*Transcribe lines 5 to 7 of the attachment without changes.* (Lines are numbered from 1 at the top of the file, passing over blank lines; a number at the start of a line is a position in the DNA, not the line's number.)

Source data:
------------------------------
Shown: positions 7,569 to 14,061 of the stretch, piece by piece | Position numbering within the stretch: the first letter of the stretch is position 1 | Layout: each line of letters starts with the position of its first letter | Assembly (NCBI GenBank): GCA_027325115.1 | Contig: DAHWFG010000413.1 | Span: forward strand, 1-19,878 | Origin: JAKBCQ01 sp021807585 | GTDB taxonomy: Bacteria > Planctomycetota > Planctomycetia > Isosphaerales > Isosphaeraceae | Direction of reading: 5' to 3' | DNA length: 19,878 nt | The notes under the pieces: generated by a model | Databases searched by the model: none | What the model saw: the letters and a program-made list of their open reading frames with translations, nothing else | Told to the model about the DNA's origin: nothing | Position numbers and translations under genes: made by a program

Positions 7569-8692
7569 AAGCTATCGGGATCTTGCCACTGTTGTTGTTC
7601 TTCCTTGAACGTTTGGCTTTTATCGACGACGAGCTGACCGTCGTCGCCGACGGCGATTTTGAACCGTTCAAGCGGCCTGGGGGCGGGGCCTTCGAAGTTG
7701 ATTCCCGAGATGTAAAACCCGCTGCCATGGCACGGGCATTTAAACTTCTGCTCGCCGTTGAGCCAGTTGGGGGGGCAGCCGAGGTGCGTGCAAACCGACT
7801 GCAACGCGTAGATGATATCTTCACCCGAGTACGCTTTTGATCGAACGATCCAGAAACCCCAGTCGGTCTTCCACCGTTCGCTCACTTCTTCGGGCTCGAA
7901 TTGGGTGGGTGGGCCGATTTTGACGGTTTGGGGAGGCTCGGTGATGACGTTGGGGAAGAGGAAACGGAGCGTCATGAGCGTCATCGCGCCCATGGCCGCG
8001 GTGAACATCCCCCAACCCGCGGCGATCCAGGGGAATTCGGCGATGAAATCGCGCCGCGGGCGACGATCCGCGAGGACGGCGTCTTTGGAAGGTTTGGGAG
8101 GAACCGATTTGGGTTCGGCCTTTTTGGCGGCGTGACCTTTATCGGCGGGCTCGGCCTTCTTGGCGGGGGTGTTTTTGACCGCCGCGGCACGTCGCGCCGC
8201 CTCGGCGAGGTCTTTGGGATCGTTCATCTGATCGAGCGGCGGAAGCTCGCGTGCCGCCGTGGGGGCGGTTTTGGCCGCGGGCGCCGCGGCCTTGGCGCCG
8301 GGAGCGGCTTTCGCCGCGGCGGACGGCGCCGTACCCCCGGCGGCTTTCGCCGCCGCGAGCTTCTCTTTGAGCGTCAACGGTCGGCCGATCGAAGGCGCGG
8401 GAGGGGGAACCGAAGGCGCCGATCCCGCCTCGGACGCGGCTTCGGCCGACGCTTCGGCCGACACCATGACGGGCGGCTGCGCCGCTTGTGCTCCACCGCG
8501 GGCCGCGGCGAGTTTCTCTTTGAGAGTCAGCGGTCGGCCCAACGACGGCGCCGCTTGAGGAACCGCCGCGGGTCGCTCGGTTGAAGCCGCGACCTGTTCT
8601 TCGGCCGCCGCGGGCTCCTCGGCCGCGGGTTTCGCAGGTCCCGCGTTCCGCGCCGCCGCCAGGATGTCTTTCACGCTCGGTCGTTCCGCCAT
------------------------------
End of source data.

7701 ATTCCCGAGATGTAAAACCCGCTGCCATGGCACGGGCATTTAAACTTCTGCTCGCCGTTGAGCCAGTTGGGGGGGCAGCCGAGGTGCGTGCAAACCGACT
7801 GCAACGCGTAGATGATATCTTCACCCGAGTACGCTTTTGATCGAACGATCCAGAAACCCCAGTCGGTCTTCCACCGTTCGCTCACTTCTTCGGGCTCGAA
7901 TTGGGTGGGTGGGCCGATTTTGACGGTTTGGGGAGGCTCGGTGATGACGTTGGGGAAGAGGAAACGGAGCGTCATGAGCGTCATCGCGCCCATGGCCGCG